[Date Prev][Date Next][Thread Prev][Thread Next][Date Index][Thread Index]

Re: [Bard Bloom <bard@THEORY.LCS.MIT.EDU>: ANY and ANY?]

In article <26643@yale-celray.yale.UUCP>, slade-stephen@yale writes:
>   T seems to have two functions, called ANY and ANY?, which evidently
> behave identically.  Both of them are documented.  Both ANYs take a
> predicate and some lists, and call predicate on successive cars of lists,
> until it returns true; then the ANY returns true.  If none do, it returns
> false.  The two are not EQ?.

ANY and ANY? do not behave identically, but they're pretty close.  I don't
know how the manual is worded, but I think ANY is supposed to return the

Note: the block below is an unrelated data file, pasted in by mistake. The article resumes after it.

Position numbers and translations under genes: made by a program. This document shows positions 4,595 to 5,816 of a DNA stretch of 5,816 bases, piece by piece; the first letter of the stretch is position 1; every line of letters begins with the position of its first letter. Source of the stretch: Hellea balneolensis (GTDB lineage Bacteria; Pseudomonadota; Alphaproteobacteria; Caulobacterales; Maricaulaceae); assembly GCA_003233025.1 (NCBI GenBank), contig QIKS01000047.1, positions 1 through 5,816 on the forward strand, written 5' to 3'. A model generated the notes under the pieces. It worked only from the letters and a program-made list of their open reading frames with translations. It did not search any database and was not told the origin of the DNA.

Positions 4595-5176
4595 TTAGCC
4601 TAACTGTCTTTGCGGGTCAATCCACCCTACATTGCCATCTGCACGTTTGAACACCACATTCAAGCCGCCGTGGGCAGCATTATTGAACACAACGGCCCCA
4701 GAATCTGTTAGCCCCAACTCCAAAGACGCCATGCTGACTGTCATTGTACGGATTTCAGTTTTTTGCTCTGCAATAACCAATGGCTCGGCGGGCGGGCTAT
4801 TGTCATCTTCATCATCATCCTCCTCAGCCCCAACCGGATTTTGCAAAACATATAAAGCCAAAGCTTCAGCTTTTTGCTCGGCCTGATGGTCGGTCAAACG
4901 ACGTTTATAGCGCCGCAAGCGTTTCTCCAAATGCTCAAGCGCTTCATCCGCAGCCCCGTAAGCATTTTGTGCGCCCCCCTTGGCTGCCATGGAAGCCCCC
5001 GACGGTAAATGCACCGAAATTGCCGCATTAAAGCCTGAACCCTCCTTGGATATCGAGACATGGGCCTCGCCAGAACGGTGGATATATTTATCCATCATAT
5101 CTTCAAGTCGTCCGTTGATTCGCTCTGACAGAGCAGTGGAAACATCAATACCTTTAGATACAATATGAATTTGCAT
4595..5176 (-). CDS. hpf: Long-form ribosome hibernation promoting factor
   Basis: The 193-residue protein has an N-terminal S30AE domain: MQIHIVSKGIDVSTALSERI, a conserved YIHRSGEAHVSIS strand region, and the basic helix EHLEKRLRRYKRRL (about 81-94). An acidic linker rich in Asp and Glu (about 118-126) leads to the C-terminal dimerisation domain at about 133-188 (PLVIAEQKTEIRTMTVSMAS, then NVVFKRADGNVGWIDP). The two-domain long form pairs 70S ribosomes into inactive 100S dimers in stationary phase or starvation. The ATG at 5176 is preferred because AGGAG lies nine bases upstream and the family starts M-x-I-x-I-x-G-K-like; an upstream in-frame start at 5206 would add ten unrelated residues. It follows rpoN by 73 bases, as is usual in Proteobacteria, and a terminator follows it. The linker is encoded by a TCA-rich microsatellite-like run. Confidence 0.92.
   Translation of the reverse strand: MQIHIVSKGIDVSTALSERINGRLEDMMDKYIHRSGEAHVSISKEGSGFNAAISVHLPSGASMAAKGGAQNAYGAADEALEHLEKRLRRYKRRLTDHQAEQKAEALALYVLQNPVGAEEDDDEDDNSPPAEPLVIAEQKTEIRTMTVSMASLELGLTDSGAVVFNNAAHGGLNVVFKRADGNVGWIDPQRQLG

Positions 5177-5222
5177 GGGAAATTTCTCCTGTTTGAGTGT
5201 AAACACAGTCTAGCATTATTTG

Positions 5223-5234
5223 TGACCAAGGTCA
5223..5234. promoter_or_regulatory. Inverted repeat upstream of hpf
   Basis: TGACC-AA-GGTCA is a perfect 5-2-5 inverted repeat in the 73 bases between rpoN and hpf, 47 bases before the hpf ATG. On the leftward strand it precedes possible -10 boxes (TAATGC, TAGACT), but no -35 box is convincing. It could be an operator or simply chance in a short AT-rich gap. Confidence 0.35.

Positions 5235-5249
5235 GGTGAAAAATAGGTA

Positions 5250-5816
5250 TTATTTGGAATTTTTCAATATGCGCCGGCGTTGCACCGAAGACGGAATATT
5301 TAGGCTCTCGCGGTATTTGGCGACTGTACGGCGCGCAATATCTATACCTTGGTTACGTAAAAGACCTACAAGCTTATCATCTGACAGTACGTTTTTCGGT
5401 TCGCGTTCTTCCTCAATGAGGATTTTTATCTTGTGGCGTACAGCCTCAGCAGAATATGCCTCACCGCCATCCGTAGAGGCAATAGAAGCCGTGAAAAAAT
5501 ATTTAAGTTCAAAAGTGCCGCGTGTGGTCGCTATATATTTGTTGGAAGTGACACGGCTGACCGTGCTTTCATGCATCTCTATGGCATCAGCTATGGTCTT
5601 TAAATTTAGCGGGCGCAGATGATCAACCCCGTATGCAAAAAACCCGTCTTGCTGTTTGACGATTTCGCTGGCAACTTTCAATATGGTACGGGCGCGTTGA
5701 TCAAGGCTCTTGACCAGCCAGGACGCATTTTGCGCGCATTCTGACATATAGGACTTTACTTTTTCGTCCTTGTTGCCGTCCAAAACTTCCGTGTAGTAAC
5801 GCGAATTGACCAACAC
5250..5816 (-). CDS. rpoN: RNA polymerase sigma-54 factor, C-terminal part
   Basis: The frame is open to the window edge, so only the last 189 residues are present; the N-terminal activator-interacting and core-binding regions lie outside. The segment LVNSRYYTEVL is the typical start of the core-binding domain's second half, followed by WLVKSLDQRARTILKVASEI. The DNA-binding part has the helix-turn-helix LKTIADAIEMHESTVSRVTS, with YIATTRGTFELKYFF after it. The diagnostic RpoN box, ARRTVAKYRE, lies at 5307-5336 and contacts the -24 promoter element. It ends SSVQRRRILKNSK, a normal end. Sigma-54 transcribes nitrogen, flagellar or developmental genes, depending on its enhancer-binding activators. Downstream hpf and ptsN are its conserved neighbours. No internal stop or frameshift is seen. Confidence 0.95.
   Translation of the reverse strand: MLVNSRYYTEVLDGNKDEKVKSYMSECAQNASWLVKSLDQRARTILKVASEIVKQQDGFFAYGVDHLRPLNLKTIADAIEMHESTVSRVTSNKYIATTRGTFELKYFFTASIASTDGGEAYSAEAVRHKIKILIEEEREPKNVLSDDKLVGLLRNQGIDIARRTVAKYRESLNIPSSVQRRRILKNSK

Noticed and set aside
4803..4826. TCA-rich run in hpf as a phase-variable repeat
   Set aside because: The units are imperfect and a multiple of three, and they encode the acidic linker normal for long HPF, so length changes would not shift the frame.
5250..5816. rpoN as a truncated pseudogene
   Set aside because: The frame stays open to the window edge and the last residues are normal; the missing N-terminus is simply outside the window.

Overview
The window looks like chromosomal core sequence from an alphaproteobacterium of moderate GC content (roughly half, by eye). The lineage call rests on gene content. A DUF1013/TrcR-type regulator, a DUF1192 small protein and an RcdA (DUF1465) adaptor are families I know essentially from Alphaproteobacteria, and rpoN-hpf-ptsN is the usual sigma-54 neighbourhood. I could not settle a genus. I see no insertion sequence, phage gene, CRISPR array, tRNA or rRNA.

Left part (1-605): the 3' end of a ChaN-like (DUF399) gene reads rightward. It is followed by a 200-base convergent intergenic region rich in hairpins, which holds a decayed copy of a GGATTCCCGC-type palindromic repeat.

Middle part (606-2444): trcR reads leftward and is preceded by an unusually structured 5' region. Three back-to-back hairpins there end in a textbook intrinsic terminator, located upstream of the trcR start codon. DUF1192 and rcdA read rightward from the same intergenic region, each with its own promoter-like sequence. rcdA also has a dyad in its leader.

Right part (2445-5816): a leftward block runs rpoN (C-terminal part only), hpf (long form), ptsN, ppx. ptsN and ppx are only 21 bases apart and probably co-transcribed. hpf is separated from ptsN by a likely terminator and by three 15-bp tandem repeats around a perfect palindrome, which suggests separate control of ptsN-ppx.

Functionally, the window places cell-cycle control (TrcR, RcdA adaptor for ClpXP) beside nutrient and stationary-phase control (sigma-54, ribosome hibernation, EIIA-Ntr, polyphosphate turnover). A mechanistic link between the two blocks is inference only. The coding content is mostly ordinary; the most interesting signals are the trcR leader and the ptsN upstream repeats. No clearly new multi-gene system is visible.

first non-nil value that the predicate returns, whereas ANY? returns #T
or #F (true or false).  When I last checked, the definition of ANY? was
something like:

    (define-integrable any? (compose true? any))

Similarly ANYCDR?, EVERY? and EVERYCDR?.  If you call ANY with a true
predicate, both ANY and ANY? will behave identically.

-- Ashwin.

ARPA:    Ram-Ashwin@cs.yale.edu
UUCP:    {decvax,ucbvax,harvard,cmcl2,...}!yale!Ram-Ashwin
BITNET:  Ram@yalecs